Superintendent of Public Instruction Diane Douglas released her education plan to the public on Thursday. Arizonans are working to make sense of not only Douglas’ plan but also Gov. Doug Ducey’s plan and the separate Republican and Democratic proposals.
Douglas’ 165-page plan was dense, but at her press conference she had four main areas of focus.
In September, Douglas called for $400 million per year be allocated to education. She reiterated this part of the plan and said the money would be used for teacher salaries, to reduce classroom sizes or a combination of the two.
Douglas also called for the integration of culturally inclusive instruction that celebrates the diversity of Arizona’s students.
“For too long our curriculum has lagged, teaching racism by teaching children based on the color of their skin,” Douglas said. “We should have the same culturally rich instruction in Window Rock, Scottsdale, Yuma and Tucson.”
Another area of focus is what Douglas called “educational development zones.” The creation of these zones is aimed at attracting teachers to underserved education areas by forgiving teacher student loans and offering most staff and schools tax incentives.
Lastly, Douglas brought up the main point of her election platform in 2014, the elimination of Arizona’s version of the Common Core standards.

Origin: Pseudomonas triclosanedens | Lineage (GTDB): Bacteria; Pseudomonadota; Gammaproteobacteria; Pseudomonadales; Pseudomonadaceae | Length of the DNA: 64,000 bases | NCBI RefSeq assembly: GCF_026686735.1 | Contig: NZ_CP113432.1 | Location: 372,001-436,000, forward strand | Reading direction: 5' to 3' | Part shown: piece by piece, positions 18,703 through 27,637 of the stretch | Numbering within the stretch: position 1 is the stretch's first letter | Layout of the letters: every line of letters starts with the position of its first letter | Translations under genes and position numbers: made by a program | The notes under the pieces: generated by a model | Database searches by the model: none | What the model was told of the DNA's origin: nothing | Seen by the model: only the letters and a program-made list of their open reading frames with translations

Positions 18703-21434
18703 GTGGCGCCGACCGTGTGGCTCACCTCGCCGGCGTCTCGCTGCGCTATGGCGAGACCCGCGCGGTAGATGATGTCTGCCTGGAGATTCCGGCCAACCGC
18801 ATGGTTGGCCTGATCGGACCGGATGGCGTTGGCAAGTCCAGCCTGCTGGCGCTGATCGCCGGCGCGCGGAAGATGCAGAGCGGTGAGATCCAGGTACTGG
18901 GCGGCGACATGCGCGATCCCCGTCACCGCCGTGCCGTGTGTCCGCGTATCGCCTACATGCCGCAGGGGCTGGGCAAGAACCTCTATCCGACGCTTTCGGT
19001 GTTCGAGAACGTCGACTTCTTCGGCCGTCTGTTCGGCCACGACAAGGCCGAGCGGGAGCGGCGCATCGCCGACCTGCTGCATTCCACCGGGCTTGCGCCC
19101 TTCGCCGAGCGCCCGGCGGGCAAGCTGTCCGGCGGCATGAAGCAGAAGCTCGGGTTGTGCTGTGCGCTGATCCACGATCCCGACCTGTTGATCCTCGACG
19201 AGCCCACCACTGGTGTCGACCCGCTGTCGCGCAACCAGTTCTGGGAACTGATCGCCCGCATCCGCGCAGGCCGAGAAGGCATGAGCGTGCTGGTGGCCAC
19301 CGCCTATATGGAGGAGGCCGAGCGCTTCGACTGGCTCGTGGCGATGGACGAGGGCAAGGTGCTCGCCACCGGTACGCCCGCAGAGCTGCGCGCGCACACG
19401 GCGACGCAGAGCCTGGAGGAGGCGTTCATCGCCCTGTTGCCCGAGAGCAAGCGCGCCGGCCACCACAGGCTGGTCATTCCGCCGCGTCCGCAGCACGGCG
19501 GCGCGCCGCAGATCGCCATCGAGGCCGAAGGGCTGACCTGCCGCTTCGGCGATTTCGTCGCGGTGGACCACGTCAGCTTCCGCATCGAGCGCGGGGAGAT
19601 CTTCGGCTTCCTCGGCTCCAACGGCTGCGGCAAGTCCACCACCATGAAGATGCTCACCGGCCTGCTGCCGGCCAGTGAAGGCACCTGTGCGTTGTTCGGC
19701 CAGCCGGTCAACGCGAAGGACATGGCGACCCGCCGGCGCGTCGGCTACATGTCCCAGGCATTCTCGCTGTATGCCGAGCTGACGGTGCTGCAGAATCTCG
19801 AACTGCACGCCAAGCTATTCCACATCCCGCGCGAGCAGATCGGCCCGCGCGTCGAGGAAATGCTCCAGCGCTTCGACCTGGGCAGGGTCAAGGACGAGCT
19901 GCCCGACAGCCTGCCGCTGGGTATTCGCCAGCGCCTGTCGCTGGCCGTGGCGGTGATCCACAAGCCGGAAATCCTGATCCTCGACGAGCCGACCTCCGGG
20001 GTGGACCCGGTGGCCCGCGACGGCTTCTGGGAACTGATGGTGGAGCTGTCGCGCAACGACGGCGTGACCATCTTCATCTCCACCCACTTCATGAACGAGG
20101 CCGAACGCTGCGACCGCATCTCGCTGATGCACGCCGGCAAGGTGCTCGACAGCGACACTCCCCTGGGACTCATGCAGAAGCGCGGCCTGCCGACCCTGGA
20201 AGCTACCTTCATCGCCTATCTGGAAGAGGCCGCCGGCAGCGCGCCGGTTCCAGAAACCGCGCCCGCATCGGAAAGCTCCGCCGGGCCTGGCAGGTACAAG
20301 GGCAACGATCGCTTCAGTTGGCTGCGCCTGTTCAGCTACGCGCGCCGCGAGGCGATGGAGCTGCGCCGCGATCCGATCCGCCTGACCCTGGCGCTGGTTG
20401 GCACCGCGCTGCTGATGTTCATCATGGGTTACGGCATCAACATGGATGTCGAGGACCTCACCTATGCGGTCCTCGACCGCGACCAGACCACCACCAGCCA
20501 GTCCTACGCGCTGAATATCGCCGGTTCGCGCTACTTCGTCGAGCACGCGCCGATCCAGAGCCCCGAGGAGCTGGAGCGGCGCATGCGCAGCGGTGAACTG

“I challenge the State Board of Education to vote at their very next meeting to reverse their previous actions and sever the ties between Arizona and Common Core,” Douglas said.
After being a no-show at the last two Board of Education meetings, Douglas said that when this item is added to the agenda she would show up and vote.
Funding is a main concern for Arizona voters, something that all of the plans attempt to address.
The Cronkite School’s Public Insight Network Bureau released an inquiry asking what needs to be done to improve K-12 education in Arizona.
Elizabeth Bishop, the parent of a child currently receiving K-12 education in Arizona, responded to our inquiry.
“The funding already appropriated and owed to the schools needs to be given to the schools, no more gimmicks by the governor to fund schools,” Bishop said. “The AZ Supreme Court has ruled in favor of the schools, the governor has simply refused to pay it, the schools have even offered to forgo the interprets owed as an incentive.”
Notably, although Douglas does have the authority to implement her ideas, her plan would require the support of the Arizona State Board of Education or the governor and state Legislature, which could prove difficult to get.
“This is a very comprehensive proposal that meets the needs of Arizona students and Arizona families and I am absolutely confident, I know I am always ready, willing and able to work with people on the issues of education in Arizona,” Douglas said. “And I am absolutely confident as long as everybody else keeps that first and foremost in our minds, we’ll put our political differences aside.”